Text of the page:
PatRiitairng. - Take a photograph of me.
The world’s first photographs were taken in the 1830s, when French scientist Louis Daguerre captured images on copperplates treated with silver and mercury. Twenty years later, in the1850s, photography became popular in the United States with the invention of a less-expensive process that fixed images to glass or tin.
As Americans spread west, so did photography, recording picturesque landscapes and Native American communities. For those interested in history, these images are a valuable source of information. They illustrate traditional life and document the effects of western culture on Native societies. Photographs often preserve small details about the past that are not present in written accounts.
Scientists studying Alaska’s Native peoples and natural resources took some of the first photographs of Kodiak Alutiiq people. In 1872, French anthropologist Alphonse Pinart took a small number of shots of Afognak and Kodiak. These may be the earliest photographs from the Kodiak archipelago. In 1889, Tarleton H. Bean, a fisheries biologist, took photos of Karluk as part of his study of Alaska salmon, and in the 1890s, the staff of the steamer Albatross, a vessel studying river systems, took photographs of Old Harbor.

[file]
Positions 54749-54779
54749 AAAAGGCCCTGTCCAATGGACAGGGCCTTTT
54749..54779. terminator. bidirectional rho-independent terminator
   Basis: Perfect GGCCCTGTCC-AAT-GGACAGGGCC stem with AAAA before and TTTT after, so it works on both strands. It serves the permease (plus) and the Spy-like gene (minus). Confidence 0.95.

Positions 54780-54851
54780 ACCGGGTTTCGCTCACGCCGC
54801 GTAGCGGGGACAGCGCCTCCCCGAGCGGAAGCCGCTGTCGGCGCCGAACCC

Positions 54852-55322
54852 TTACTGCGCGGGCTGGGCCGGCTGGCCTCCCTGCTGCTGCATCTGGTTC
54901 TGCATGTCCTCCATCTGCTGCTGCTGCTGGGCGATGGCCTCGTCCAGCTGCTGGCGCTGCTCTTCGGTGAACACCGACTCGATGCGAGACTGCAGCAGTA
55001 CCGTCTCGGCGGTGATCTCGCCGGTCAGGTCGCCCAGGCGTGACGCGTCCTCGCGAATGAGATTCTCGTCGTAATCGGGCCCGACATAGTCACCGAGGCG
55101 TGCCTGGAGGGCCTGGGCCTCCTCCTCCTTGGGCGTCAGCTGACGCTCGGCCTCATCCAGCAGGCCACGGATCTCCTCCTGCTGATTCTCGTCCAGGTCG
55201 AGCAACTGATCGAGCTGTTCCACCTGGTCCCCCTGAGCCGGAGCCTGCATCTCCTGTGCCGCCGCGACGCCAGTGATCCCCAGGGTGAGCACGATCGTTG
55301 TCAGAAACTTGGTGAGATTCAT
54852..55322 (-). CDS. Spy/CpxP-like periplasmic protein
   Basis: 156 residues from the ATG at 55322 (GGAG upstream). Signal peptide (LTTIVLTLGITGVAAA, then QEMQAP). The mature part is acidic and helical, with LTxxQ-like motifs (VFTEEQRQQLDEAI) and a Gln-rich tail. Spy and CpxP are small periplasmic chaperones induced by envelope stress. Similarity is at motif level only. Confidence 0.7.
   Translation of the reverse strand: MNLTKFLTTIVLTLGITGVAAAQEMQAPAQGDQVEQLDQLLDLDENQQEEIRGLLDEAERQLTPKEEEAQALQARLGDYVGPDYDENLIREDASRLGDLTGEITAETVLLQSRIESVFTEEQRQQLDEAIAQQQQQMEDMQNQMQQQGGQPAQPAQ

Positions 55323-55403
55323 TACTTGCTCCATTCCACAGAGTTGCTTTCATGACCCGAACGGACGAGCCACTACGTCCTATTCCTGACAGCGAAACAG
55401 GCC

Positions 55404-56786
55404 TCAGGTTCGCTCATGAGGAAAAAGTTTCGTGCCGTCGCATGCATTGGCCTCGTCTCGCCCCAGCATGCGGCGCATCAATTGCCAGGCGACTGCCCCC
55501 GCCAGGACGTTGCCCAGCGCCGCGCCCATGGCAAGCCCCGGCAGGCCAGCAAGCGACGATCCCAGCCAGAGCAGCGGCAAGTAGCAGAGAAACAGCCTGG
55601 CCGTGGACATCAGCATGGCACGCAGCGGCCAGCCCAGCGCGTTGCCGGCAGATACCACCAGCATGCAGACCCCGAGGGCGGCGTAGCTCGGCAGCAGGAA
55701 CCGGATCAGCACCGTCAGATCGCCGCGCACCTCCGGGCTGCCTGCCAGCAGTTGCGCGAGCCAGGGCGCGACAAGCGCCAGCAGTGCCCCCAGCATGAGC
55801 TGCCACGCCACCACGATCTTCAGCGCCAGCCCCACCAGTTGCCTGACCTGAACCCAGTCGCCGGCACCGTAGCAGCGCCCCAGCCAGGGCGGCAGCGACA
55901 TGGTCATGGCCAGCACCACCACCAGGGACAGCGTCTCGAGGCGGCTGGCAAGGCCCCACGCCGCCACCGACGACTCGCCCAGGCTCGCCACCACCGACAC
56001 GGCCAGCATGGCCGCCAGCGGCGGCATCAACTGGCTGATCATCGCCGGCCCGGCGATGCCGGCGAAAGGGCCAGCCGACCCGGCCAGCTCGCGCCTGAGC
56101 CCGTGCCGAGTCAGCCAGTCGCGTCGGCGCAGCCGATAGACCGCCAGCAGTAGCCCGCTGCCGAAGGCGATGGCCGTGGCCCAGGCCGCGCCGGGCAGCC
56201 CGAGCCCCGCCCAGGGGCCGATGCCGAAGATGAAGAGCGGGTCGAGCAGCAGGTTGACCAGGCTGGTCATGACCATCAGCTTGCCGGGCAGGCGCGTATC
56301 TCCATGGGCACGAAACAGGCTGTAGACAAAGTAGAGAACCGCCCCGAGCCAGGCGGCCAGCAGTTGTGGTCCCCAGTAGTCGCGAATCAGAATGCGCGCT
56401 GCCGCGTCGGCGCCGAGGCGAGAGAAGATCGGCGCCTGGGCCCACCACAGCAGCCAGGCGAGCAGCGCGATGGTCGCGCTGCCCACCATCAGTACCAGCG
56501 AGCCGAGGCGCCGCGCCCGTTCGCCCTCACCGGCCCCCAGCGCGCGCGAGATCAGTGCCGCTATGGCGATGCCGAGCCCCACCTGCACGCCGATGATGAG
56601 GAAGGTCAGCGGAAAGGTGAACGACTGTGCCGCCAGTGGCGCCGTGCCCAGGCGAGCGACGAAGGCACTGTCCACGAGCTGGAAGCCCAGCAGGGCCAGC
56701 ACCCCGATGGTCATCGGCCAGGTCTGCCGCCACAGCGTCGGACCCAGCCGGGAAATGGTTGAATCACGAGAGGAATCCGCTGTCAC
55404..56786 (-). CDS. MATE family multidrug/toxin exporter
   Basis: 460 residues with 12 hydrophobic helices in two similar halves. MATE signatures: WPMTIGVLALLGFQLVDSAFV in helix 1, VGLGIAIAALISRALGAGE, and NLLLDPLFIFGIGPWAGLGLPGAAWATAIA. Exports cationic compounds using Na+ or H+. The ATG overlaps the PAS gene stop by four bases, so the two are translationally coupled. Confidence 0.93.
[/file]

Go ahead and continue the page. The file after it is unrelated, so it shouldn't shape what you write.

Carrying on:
These invaluable images demonstrate that although Alutiiqs had adopted western clothing, most families continued to live in traditional-style sod houses and travel by kayak at the onset of the twentieth century. However, these sod houses were not exactly like their prehistoric counterparts. Photographs show that Alutiiqs entered their homes through western-style hinged doors, rather than crawling in through the once-traditional entrance tunnel.
Photo: Old Harbor residents with kayak, ca. 1890. Albatross Collection, National Archives.